Date: 19-10-2023

ISSA welcomes a new Member: Meet the Charity Fund Early Intervention Institute Ukraine 

ISSA welcomes a new Member: Meet the Charity Fund Early Intervention Institute Ukraine 

The International Step by Step Association (ISSA) is pleased to welcome a new Member, the Charity Fund Early Intervention Institute (CF EII) in Ukraine. CF EII is an early childhood intervention (ECI) service organization, which supports families with young children who have or who are at risk of having developmental delays or disabilities, to ensure the social inclusion of these families and prevent institutionalization — as well as working towards the deinstitutionalization of children. The organization aims to ensure that every family in Ukraine has the possibility to receive an ECI service that meets international quality standards.  

Even after the war in Ukraine started, CF EII has continued to provide ECI services. They have also been training new ECI professionals in different parts of Ukraine as part of a UNICEF project and have provided supervision to other ECI teams. The organization is actively involved in advocacy and lobbying on national level, and Anna Kukuruza, the director is a member of the National ECI Council. 

We asked Anna a few questions about the work of the organization and what they hope to gain and contribute as a Member of ISSA.  

What does your organization wish to change in people’s lives and how? 

Our organization aims to change the lives of families who have young children with developmental delays or disabilities, or who are at risk by helping parents to raise, understand, and support their children’s development in order to help children acquire the skills they need in everyday life. We do this by helping parents to feel confident and competent, feel their strength, use their resources, understand their goals, and decide on a way to overcome difficulties. Our work contributes to the inclusion of these children in the environment of their peers (including accompanying the child at kindergarten and in other programs), developing family ties and building relationships with the surrounding world. Our organization also supports other professionals through training and supervisory support in their work with families, to ensure that as many families as possible receive quality service.  

Please share a positive anecdote or story about a child or family that your organization has supported? 

We worked with the family of a two-year-old boy, called Andrii. This family was forced to quickly leave their home in the city of Kharkiv and go to their grandmother during the active bombings at the start of Russia's large-scale aggression against Ukraine. During this time, the boy was in hospital three times, where he was given injections. This experience was very traumatic for the child, and he refused to communicate with any adults or children except his mom and dad. He screamed, ran away, did not go to any contact for four to five months, when the family contacted our organization.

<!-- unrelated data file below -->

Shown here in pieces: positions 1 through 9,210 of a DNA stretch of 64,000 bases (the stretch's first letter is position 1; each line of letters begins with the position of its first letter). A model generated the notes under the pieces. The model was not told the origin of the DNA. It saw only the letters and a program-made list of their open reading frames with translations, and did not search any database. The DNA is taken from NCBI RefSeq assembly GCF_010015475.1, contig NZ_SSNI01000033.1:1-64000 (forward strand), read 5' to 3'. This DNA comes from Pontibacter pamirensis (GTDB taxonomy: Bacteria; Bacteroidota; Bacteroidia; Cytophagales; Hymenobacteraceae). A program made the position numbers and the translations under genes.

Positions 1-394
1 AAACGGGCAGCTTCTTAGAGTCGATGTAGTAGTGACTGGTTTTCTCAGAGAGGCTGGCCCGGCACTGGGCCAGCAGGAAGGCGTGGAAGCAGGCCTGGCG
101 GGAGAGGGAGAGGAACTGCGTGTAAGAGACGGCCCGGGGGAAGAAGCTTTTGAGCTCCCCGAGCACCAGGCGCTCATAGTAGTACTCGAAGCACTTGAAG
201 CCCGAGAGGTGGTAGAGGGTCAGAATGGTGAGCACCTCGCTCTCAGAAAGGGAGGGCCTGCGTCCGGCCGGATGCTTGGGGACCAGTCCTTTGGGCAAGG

We began to build a relationship with Andrii very deliberately and cautiously so that he felt safe. His parents were involved in this process. Now the child smiles, plays hide-and-seek, maintains interaction and can play not only with his parents, but also with other adults in games he chooses. Andrii’s parents also feel more confident now and enjoy communicating with their son.     

What specific knowledge or expertise can you offer to other organizations?  

We have extensive knowledge and experience in training ECI specialists, both in person and online, as well as in conducting research. Additionally, we have knowledge and experience transitioning families from ECI services to other institutions.  

We offer training and support through intervision groups (case discussions) on:  

  • Early childhood development  
  • Children with developmental disabilities (assessment and development of support programs)  
  • Family relationship dynamics with parents   
  • The consequences of war trauma and the development of resilience in parents and children  

What challenges do you hope to get assistance with as a result of your participation in the network? 

Through participating in the ISSA Network, we hope to establish contacts with specialists who have information on helping and supporting young children and their families who have suffered during the war in Ukraine. We would also like to exchange experiences with colleagues from different countries regarding ECI services, as well as other services that aim to improve the mental health of infants and young children.